Why Not Pedal for the Planet? The Role of Perceived Norms for Driver Aggression as a Deterrent to Cycling

Laura S. Fruhen, Patrick Benetti, Lisette Kanse, Isabel Rossen

Research output: Contribution to journalArticlepeer-review

Abstract

Cycling has many benefits for humans and the planet. This research investigates perceived norms and driver behavior toward cyclists as issues that may be useful for addressing reluctance to cycle. It connects perceived norms observed in the road context regarding aggressive driver behavior towards cyclists, and norms observed in workplaces regarding sustainability (perceived green psychological workplace climate) with driver aggressive behavior toward cyclists. Self-reported online survey responses from N = 426 Australian drivers were collected. Perceived norms regarding aggressive driver behavior toward cyclists were linked to drivers engaging more frequently in such behavior, but no such link was found for perceived green psychological workplace climate. However, perceived green psychological workplace climate moderated the link between perceived norms regarding aggressive driver behavior toward cyclists and drivers engaging in such behavior. When drivers perceived aggression toward cyclists to be common on the road, perceived green psychological workplace climate weakened the link between perceived norms regarding aggressive driver behavior towards cyclists and drivers engaging in such behavior. Findings reinforce the role of perceived road context norms regarding aggressive driver behavior toward cyclists for drivers engaging in such behavior. They illustrate that, while not directly linked, sustainability norms perceived in other contexts have a role in shaping car driver behavior towards cyclists. The study's findings suggest that interventions targeted at aggressive behavior toward cyclists in road contexts can focus on driver behavior norms and can be complemented by normative interventions in other settings to shape a key deterrent to cycling.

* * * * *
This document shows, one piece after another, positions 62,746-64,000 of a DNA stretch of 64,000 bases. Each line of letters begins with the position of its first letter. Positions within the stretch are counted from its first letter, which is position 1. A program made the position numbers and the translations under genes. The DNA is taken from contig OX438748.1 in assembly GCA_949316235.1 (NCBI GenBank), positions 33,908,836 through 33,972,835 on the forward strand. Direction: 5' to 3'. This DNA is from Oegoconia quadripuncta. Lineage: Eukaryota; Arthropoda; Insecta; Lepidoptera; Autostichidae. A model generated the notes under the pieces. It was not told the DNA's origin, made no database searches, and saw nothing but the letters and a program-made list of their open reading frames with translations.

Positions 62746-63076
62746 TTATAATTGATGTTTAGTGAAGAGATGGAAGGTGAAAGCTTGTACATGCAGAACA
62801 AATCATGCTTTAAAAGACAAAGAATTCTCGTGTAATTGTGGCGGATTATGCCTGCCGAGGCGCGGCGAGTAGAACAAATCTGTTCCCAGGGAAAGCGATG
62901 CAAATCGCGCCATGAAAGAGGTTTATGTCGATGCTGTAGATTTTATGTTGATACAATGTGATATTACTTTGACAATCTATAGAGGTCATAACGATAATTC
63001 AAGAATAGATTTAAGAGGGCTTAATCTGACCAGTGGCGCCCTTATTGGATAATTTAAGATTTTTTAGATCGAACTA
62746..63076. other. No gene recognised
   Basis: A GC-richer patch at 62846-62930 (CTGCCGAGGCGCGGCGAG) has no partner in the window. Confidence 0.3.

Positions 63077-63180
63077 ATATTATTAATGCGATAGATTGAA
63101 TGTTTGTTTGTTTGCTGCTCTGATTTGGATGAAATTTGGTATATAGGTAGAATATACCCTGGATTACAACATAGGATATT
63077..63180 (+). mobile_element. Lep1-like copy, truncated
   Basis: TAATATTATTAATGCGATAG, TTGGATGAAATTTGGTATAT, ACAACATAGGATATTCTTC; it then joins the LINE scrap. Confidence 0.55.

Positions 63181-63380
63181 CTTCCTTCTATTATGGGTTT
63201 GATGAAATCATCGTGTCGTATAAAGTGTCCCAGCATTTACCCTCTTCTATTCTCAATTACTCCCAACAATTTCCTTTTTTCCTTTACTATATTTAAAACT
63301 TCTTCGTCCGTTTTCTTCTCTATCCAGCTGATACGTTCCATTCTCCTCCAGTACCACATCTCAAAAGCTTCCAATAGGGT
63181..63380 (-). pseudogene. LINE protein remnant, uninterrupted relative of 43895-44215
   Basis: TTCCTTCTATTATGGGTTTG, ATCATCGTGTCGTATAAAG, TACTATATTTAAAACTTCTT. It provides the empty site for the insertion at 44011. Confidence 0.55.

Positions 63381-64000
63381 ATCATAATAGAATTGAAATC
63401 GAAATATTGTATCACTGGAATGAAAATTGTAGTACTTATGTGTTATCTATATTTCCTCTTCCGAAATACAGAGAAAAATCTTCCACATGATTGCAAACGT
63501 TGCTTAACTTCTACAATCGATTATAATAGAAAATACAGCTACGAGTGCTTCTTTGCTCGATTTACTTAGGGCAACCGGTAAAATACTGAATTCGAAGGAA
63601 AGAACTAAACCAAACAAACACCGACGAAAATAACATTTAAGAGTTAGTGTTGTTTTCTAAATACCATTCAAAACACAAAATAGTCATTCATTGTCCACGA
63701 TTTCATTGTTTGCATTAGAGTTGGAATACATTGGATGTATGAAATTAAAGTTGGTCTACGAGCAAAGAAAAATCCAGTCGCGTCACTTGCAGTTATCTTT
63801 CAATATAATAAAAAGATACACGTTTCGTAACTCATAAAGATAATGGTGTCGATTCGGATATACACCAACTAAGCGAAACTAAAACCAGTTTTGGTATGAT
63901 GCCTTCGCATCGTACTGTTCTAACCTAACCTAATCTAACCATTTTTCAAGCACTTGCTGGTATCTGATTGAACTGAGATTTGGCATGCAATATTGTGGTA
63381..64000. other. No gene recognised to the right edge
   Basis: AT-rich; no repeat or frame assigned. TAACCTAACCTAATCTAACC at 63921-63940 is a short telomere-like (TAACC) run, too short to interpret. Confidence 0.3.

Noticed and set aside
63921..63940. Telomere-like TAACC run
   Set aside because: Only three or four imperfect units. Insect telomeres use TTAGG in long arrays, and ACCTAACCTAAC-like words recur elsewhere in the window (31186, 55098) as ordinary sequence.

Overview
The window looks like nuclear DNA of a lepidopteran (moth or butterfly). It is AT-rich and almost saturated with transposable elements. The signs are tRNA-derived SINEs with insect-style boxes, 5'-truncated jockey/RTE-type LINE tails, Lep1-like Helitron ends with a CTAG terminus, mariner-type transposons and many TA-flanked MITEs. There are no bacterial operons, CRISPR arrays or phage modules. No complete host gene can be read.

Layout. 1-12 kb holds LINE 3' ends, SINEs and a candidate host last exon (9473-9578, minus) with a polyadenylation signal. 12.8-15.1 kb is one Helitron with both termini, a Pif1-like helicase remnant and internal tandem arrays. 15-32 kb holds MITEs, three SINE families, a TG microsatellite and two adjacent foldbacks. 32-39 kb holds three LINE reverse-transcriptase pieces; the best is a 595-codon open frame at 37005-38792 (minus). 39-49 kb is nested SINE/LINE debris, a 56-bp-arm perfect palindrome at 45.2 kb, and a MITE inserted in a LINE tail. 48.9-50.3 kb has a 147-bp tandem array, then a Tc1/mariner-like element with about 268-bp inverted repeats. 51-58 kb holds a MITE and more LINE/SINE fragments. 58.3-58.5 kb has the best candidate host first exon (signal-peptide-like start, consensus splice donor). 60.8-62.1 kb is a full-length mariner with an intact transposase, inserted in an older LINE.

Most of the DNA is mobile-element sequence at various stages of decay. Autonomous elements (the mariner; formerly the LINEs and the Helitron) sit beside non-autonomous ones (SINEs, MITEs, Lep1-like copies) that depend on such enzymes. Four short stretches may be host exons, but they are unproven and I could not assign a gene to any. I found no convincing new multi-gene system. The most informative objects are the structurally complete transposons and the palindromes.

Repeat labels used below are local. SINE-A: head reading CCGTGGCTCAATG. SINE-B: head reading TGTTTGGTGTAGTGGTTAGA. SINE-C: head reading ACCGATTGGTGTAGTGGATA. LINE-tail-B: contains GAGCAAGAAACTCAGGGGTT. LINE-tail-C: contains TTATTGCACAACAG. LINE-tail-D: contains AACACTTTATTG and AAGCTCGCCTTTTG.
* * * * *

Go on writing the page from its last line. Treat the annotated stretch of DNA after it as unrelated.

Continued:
Original languageEnglish
Article number5163
JournalInternational Journal of Environmental Research and Public Health
Volume20
Issue number6
DOIs
Publication statusPublished - 15 Mar 2023

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